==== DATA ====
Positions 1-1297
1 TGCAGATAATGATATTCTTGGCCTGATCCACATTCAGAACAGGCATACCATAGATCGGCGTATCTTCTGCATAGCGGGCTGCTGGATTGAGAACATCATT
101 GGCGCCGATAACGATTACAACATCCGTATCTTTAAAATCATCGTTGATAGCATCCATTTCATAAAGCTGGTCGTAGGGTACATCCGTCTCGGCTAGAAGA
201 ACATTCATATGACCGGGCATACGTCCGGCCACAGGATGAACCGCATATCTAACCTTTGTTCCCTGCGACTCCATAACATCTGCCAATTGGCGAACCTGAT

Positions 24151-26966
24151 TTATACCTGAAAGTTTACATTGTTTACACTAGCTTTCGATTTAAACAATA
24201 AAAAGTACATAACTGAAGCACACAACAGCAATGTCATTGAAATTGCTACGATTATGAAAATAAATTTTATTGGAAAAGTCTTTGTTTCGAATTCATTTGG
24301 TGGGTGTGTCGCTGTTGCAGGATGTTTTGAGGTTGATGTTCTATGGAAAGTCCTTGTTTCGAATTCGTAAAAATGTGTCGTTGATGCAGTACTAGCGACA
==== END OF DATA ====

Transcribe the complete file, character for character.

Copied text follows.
Positions 1-1297
1 TGCAGATAATGATATTCTTGGCCTGATCCACATTCAGAACAGGCATACCATAGATCGGCGTATCTTCTGCATAGCGGGCTGCTGGATTGAGAACATCATT
101 GGCGCCGATAACGATTACAACATCCGTATCTTTAAAATCATCGTTGATAGCATCCATTTCATAAAGCTGGTCGTAGGGTACATCCGTCTCGGCTAGAAGA
201 ACATTCATATGACCGGGCATACGTCCGGCCACAGGATGAACCGCATATCTAACCTTTGTTCCCTGCGACTCCATAACATCTGCCAATTGGCGAACCTGAT

Positions 24151-26966
24151 TTATACCTGAAAGTTTACATTGTTTACACTAGCTTTCGATTTAAACAATA
24201 AAAAGTACATAACTGAAGCACACAACAGCAATGTCATTGAAATTGCTACGATTATGAAAATAAATTTTATTGGAAAAGTCTTTGTTTCGAATTCATTTGG
24301 TGGGTGTGTCGCTGTTGCAGGATGTTTTGAGGTTGATGTTCTATGGAAAGTCCTTGTTTCGAATTCGTAAAAATGTGTCGTTGATGCAGTACTAGCGACA